According to SullivanCotter’s proprietary COVID-19 research, about 40% of organizations had determined their FY2021 executive salary increase budgets by mid-August. The preliminary median executive salary increase budget is 2.5%, with 15% planning to freeze executive salaries. The other 60% of organizations had not yet determined their salary increase budget, and 20%-25% are delaying the timing of these increases. These figures may change over time as financial performance will impact the ability to fully fund planned budgets, and it is anticipated that more organizations may consider executive salary freezes for FY2021.
Executive Annual Incentive Plans
Executive annual incentive plans (AIPs) are still the norm as organizations are increasingly focused on system-wide alignment and pay-for-performance. Prior to COVID-19, 89% of independent health systems and 67% of system-owned hospitals utilized AIPs with award opportunities varying by health system size based on net revenue.
According to SullivanCotter’s research, however, COVID-19 has had a significant impact on executive incentive plans for FY2020. As of mid-August, more than half of the participating organizations had implemented or were still considering changes to FY2020 plans. While one-third did not yet know how they will handle their FY2020 annual incentive payouts, approximately 20% are eliminating or considering eliminating payouts, nearly 30% expect to pay below target, and only about 20% expect to pay at target or above.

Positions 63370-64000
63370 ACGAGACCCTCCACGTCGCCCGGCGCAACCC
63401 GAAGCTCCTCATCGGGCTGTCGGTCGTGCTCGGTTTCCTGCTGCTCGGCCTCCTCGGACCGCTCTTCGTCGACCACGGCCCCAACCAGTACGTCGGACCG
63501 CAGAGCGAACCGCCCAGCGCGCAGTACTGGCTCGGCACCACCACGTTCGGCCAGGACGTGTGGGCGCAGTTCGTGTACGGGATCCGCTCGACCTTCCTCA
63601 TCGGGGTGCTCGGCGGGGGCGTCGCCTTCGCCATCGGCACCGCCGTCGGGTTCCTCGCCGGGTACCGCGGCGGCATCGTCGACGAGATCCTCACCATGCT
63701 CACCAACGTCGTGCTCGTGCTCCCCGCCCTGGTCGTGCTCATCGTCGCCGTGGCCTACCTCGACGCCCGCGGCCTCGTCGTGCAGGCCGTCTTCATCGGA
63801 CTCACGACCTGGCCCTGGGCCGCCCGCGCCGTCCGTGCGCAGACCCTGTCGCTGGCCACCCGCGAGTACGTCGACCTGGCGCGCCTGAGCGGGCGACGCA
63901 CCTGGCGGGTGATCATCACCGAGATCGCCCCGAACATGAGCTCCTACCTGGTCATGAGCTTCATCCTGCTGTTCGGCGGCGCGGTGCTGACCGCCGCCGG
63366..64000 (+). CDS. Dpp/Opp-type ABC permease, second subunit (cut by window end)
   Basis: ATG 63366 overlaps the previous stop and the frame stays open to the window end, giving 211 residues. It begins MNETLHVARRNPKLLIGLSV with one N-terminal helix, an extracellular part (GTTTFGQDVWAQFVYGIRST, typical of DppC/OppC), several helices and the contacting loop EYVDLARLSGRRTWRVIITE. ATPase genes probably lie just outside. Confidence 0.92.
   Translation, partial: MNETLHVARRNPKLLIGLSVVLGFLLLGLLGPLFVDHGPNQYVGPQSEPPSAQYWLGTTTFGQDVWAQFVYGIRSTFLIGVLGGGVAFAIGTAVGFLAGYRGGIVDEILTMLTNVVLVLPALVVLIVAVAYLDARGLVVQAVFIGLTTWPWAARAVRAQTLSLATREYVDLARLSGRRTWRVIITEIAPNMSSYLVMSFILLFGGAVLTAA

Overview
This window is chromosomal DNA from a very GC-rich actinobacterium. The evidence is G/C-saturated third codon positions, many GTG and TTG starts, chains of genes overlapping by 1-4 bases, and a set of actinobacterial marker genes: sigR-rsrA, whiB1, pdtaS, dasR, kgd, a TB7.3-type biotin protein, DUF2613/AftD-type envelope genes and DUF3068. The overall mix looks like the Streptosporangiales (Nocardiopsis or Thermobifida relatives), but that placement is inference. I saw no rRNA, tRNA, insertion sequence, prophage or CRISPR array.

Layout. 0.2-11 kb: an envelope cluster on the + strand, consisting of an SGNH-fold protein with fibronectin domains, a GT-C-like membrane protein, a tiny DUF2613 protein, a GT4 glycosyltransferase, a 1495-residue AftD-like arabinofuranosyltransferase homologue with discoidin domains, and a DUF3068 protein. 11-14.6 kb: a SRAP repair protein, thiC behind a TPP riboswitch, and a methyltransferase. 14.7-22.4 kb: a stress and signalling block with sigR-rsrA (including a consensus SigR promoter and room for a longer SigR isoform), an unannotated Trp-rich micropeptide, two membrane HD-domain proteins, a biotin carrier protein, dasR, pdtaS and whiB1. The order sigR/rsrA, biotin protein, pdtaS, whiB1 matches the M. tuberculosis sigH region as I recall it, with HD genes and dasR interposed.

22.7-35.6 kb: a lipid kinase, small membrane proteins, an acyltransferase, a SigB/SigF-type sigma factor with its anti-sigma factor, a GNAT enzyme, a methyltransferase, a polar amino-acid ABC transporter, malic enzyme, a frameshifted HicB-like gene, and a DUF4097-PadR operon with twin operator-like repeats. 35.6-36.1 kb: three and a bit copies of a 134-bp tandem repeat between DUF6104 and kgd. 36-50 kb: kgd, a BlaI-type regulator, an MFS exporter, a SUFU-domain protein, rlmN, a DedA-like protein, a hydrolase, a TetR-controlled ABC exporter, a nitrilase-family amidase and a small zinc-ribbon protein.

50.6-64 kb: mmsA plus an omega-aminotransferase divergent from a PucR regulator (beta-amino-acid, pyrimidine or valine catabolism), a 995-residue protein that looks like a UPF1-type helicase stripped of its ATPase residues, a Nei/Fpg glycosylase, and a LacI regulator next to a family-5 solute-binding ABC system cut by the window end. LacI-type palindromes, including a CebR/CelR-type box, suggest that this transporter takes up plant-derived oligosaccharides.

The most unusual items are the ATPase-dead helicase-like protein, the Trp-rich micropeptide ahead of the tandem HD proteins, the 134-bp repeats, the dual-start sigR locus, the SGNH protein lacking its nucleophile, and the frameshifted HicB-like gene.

Considerations for 2020 and Beyond
As hospitals and health systems plan for what lies ahead and look to support financial sustainability and mitigate risk, organizations should consider both market practices and their individual financial circumstances when determining their executive compensation and workforce-related actions moving forward.
“SullivanCotter’s 2020 survey reflects the most recent normative year prior to COVID-19. Due to the current pandemic and the extremely dynamic environment, the survey data should be used thoughtfully, with appropriate context, and with sound business judgement as you are planning and considering your pay decisions for FY2020 and beyond,” said Bruce Greenblatt, Managing Principal, SullivanCotter.
There are a number of important executive compensation considerations for organizations to consider as they move forward:
- Be mindful of how to appropriately use 2020 survey data. Understand the timing of the data and consider what you are trying to assess before using them. The data can be helpful in benchmarking the competitiveness of compensation program elements and award opportunities.
- Rely on sound business judgement and discretion when evaluating base salary actions and incentives for FY2020.
- Plan to revisit incentive performance goals for FY2021 to ensure they are tailored to the current environment.
- Assess the broader impact of COVID-19 on executive talent strategy and review the compensation philosophy and program design.
- With continued uncertainty in FY2021 and beyond, remain mindful of the environment and be flexible.